RVA Legends — Meyer Saloon

RVA Legends — Meyer Saloon

A look into the history of Richmond places and people that have disappeared from our landscape.

[ORN]

533 Brook Avenue
Built, 1860
Demolished, unknown

That’s right, Skippy – Brook Avenue. Street names have been changed to protect the innocent.

(Valentine Museum) — Northeast Brook Avenue & Duval Street, February 1953

Let those who want to visualize Richmond streets of the early 1800’s thread their way through Brook Avenue, which runs at a tangent north from Broad at its intersection with Adams, descends to Bacon Quarter Branch, and climbs the hill on the far side until it merges with a straight modern double road down which the Ashland carline formerly ran.

According to Mordecai, Brook Avenue was the oldest turnpike road leading into the city. The tobacco wagons followed it, turned east on Broad and then rumbled down the steep hill that is now Governor Street to the inspection warehouses. As late as 1845 it could still be called “the principal point of access to the city.” [ORN]

(Civil War Richmond) RVA in 1865, before Chamberlayne Avenue

There is no national (or international) standard on what constitutes a street versus a road, or an avenue, or boulevard, but generally, a road is a route between two endpoints that has been made passable to permit travel. Might be paved, might not. An avenue indicates a main thoroughfare within a city – wider and straighter.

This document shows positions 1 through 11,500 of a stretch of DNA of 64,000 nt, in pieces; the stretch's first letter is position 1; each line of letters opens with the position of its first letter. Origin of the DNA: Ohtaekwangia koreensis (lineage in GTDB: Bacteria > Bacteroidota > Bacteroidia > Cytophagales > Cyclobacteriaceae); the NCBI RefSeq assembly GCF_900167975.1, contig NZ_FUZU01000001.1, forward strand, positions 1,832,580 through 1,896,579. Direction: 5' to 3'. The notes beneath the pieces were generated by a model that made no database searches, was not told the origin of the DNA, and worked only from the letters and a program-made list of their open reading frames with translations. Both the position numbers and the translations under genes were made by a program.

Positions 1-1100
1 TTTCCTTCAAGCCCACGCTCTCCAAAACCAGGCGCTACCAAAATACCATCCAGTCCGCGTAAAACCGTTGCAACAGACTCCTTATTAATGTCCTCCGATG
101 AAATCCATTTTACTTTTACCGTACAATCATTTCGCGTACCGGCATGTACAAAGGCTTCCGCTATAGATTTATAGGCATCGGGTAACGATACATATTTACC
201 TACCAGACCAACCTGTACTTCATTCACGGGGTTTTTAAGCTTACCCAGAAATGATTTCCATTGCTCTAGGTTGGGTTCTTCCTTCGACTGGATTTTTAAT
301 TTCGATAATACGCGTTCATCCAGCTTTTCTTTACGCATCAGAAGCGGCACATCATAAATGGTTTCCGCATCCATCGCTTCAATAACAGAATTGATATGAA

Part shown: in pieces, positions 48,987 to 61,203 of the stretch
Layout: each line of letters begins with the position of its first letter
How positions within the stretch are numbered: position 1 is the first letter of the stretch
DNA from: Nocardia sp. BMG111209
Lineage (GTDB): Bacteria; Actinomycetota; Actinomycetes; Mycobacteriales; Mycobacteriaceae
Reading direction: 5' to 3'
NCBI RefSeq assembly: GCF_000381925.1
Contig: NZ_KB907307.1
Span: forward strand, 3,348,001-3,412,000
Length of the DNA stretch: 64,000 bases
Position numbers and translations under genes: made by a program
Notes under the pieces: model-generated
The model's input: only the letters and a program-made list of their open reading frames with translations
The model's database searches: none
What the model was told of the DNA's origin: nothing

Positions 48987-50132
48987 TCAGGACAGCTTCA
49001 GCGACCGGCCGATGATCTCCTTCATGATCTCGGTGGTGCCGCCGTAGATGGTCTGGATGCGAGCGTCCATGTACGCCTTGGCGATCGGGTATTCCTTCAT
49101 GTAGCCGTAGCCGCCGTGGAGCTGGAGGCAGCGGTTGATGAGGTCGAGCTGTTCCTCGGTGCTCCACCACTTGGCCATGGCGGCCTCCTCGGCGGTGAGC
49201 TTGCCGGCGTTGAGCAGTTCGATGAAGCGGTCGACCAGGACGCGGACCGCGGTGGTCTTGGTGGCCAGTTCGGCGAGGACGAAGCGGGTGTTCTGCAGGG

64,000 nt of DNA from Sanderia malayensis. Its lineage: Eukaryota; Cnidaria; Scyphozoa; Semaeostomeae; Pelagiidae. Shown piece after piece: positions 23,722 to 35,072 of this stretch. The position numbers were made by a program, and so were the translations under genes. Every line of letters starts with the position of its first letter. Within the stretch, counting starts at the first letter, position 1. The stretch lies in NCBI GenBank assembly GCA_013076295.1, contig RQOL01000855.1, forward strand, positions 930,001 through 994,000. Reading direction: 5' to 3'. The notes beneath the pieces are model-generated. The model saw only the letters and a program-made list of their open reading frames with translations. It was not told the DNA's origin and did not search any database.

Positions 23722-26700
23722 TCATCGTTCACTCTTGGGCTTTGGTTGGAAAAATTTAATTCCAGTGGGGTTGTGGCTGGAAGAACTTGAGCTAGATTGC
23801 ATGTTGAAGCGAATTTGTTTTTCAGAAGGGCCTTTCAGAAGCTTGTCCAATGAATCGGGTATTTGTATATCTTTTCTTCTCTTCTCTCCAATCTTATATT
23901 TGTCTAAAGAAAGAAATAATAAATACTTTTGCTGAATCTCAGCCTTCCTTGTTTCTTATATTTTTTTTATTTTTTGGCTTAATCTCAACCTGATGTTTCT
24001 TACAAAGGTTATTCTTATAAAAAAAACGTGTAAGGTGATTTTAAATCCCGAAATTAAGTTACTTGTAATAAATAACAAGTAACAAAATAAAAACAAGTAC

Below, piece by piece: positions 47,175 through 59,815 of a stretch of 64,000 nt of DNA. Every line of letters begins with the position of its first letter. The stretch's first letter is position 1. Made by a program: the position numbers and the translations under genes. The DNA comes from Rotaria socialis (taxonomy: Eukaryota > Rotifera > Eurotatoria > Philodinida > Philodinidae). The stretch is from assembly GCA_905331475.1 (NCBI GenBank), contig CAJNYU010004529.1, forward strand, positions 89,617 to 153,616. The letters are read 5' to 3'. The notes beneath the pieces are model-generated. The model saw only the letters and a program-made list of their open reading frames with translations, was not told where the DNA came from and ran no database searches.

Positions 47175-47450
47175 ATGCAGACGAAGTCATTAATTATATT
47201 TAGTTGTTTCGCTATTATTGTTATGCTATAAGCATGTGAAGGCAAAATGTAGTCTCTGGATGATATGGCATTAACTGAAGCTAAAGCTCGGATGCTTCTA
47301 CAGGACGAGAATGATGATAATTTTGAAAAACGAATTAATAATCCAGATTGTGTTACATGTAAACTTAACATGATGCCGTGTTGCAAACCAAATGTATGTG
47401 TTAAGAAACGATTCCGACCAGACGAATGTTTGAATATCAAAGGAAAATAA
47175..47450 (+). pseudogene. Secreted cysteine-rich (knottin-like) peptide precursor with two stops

(Ridefinders)

Somewhere in the creation of Chamberlayne to pull Route 1 directly into the city, it became the avenue. Brook, refactored with the construction of the Richmond-Petersburg Turnpike, became just a road.

December 2014

The most extraordinary building of any date on Brook was built in 1860 by George Meyer, who operated a saloon there as late as 1885. The corner of Brook Avenue and Leigh forms an acute angle, to which the flat-iron shaped house is fitted. Though some of the wooden porches and excrescences must have been added, they make today a bizarre ensemble. [ORN]

Look at the architecture of Brook Road today and it appears it was originally much wider. Orient yourself at the Northeast corner of Monroe Street and Brook Avenue, assume a wider lane, and you get a view much like that in Mary Wingfield Scott’s undated photo at top. The white house from the 2014 image is strikingly similar to Mary Wingfield Scott’s historic photo of the same location, with an identical cornice.

(Richmond Transfer Company is part of the Atlas RVA Project)


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